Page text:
A recent article by philosopher Simon Critchley in the NYTimes was titled 'How To Make It in the Afterlife'. He touches upon various aspects of the universal metaphysical question–what is death and is there an afterlife?
He references the Greek philosophers who felt that 'happiness' manifests after death by virtue of your reputation or legacy
I find this particularly confusing and rather irrelevant. I doubt whether many of us 'worry' about what people will say about us after we're dead. The real issue is how we live our lives while we are capable of doing so. Living life with caring, compassion and kindness will take care of karmic debt from this life as well as past lives. Those who live this way will not have be be concerned about their reputation after death–it will be just fine
Critchley does not believe in an afterlife. I clearly recall the time when I shared this notion. The transformation in my belief did not come from religious faith or philosophical speculation. Rather it consisted of the 'evidence' I accumulated from the valid stories I heard from sane and honorable human beings. These could be classified as the NDE [near-death experience] or ADCs [after-death experiences]. Combine these powerfully compelling anecdotes with my experience with mediums—and you have it. I challenge the reader to examine the same 'data' and dismiss it.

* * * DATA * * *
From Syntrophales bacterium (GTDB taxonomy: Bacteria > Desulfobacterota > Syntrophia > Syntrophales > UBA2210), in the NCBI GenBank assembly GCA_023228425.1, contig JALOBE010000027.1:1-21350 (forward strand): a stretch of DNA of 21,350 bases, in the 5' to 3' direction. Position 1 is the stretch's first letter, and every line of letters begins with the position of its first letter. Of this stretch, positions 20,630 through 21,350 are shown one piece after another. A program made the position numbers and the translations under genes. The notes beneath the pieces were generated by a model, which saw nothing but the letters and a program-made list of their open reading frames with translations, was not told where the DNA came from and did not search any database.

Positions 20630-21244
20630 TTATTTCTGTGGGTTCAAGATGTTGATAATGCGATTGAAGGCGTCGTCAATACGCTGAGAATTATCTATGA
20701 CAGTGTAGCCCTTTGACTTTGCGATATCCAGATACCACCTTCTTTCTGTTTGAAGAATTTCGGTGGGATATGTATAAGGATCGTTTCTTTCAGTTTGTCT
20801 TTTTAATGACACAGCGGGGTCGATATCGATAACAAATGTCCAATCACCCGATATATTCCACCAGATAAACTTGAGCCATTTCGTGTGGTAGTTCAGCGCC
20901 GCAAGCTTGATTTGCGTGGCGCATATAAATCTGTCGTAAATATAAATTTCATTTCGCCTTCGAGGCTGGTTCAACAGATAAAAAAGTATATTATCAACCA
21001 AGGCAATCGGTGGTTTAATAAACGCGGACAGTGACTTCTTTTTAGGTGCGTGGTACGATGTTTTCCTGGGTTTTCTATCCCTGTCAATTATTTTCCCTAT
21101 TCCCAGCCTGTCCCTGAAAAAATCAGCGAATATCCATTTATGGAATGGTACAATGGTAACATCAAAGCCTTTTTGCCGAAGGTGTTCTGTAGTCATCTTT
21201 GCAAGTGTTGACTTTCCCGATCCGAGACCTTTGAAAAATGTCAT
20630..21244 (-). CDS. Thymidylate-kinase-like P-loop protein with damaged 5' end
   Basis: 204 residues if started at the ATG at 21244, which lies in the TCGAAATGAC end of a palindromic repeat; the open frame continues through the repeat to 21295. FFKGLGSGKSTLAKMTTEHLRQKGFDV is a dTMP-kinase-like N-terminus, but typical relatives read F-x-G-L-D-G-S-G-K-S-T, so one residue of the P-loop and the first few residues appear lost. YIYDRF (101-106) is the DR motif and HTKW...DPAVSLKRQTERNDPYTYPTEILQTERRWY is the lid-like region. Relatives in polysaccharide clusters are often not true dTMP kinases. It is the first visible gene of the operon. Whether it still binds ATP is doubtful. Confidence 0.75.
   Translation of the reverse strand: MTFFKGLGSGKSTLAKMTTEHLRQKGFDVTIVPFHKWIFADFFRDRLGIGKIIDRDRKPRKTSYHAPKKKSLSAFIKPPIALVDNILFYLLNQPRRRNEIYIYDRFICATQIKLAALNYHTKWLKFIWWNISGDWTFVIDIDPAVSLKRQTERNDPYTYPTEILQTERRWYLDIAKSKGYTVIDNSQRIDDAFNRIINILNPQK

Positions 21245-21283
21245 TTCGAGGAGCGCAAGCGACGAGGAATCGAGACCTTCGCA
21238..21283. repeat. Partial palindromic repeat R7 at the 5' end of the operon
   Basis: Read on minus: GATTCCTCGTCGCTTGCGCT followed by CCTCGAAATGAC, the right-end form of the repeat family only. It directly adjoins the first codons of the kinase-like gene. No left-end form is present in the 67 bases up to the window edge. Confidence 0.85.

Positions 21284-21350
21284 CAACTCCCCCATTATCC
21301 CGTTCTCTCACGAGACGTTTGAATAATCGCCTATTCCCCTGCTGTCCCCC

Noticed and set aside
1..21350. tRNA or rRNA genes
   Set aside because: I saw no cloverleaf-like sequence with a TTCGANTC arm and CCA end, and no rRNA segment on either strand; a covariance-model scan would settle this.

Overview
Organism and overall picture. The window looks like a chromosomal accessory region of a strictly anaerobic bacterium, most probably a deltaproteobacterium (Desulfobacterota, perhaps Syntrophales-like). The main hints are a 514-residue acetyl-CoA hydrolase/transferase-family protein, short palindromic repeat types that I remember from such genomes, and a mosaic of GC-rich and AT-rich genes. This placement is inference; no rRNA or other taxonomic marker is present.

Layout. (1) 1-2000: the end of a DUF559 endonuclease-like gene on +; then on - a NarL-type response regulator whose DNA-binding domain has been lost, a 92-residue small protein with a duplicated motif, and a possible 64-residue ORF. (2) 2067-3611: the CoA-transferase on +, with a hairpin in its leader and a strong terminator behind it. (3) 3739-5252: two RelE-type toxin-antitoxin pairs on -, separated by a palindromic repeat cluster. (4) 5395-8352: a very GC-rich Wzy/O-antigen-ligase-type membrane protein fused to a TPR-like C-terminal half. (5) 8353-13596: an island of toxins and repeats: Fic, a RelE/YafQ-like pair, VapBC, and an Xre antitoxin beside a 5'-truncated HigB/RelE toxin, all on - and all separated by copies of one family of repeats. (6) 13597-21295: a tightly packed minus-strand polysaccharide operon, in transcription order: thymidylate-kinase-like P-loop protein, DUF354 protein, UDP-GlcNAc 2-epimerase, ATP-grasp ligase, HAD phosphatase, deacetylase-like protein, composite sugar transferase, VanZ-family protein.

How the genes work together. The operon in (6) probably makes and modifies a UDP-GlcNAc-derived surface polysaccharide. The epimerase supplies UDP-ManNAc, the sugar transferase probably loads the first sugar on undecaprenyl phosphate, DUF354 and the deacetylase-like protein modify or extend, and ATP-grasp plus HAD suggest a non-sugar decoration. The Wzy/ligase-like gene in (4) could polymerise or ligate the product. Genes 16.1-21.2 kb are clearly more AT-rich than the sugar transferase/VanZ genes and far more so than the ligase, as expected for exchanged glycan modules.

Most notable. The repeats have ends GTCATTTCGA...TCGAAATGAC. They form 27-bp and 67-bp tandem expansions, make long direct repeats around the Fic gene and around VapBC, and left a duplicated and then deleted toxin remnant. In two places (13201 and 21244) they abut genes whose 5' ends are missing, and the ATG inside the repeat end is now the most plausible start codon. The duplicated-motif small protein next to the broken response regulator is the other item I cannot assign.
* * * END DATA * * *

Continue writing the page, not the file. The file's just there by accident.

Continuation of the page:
But of course many will do so. Their usual method is to simply state 'I don't believe those stories and I am sure the mediums are faking. I am unable and unwilling to 'argue' with them. It is not my job to do so. I can only examine the evidence and reach my own conclusion. And the conclusion is that some form of consciousness survives bodily death.
But I remain open to evidence that will further confirm my beliefs or prove them wrong. That is what all good metaphysicians should do.